We think that things are going to turn around and then we are going to jump on the top of the heap. It doesn't work like that. "New Energy" is already happening and we are still talking. These are just buzzwords to a lot of people around here. Heck, Scott Millar has become a buzzword that I am sure that even Scott is tired of hearing. We don't need buzzwords. We need action. If you've heard about it from the mainstream media, then that is an opportunity that is already gone.

The City recently formed a task force to study how to help small business and the only initiative that looks to be moving forward from that group is the creation of a commission to study how to help small business. I am sure that we will see a ton of money thrown in this direction. If I want to watch something chase its tail, I'll get a dog.

Scott Millar and Danny Hearn have taken action, but these gentlemen have more than a plate full. I have personally seen it. It is my opinion, that they don't need any more tasks heaped upon them. If I am a city official or area representative, I am not going to ask how I can help them, I am going to demand that they let me help them. Cold calls, cold calls, cold calls...

We have these bookend data centers, but we are dropping the ball on the high speed fiber-optic lines that should be coming along with the advent of those data centers. That fiber-optic pipeline can be a game changer. That is an asset that we need moving forward. I really don't think our local leaders understand how necessary those lines are. That surely can't be blamed on myself and other technologists in this area. Everyone in the know, knows how necessary those lines are.

I am sorry that this is not a rosy picture. I am just trying to be straightforward about the economic context of today. I really do believe that if we take some chances that we can turn this thing around. We don't need Scott Millar or Danny Hearn to do more. We need more people around here operating with their tenacious mentality. We need to do some things and quit paralyzing ourselves by worrying about mistakes. Mistakes allow for intellectual growth. Everyone makes mistakes, the most successful people learn from them and turn that lesson into an advantage. It is time for action and if the powers that be want to shut me up, then action is the best way to do it.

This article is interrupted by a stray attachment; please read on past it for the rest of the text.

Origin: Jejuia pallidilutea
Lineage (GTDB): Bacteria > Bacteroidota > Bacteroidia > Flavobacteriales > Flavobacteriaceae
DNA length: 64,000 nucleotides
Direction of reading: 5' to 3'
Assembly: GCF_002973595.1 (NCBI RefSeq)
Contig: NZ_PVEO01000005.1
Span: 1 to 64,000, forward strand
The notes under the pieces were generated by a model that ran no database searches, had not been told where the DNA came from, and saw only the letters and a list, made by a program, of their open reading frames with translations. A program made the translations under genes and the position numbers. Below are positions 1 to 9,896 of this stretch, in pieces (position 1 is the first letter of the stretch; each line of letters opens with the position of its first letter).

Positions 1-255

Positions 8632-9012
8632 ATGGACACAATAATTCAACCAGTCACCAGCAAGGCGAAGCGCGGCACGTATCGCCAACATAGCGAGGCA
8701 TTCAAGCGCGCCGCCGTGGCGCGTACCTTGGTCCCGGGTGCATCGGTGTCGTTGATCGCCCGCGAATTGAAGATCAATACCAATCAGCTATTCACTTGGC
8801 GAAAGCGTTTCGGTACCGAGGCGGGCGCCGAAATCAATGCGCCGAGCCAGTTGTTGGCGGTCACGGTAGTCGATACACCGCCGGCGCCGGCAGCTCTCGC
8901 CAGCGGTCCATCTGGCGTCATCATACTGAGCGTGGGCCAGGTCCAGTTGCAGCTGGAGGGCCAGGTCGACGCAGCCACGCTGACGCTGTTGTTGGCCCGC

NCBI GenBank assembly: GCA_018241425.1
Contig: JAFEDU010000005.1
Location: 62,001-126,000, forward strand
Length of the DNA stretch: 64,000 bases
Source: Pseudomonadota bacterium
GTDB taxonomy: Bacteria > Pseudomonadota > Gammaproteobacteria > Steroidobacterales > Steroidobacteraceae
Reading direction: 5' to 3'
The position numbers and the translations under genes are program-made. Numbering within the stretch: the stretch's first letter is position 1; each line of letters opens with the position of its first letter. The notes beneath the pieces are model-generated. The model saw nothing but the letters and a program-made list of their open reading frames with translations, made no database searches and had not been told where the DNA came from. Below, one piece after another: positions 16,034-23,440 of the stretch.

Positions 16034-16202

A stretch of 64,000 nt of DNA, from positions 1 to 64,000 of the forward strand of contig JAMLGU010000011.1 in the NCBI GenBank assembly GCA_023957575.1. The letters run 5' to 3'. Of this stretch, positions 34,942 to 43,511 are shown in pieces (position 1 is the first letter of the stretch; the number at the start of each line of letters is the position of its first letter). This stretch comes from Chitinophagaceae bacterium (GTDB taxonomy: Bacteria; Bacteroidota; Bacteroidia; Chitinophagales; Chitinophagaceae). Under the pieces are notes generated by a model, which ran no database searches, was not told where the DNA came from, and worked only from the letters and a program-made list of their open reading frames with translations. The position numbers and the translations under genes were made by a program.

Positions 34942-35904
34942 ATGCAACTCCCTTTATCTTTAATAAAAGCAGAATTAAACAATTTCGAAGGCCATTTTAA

In my career of labor, I have actually seen people who spend more energy trying to get out of working than if they would just do their job. Let's all just do a job. We need to all contribute. Too many people around here have bought into hope. They hope that things will get better. People who hope are looking for others to be their salvation. They are looking for others to do the hard work that they can piggy back on. We need to find faith. Faith means that you work hard, pay attention, change what needs to be changed, stay as composed as possible, and believe in your mission; and if you do that, then things will turn out well in the end. Faith allows you to empower yourself.

I would like to thank Harry Hipps and Joe Brannock for lending me advice and contributing to this article. I could not have done it without them.

Friday, January 22, 2010

Future Economy Council discusses the Greater Hickory Metro's Branding Initiative

This was the 11th monthly meeting of the Future Economy Council and it was held on Wednesday, January 20, 2010. Click the link at the beginning of each segment to go to audio download site.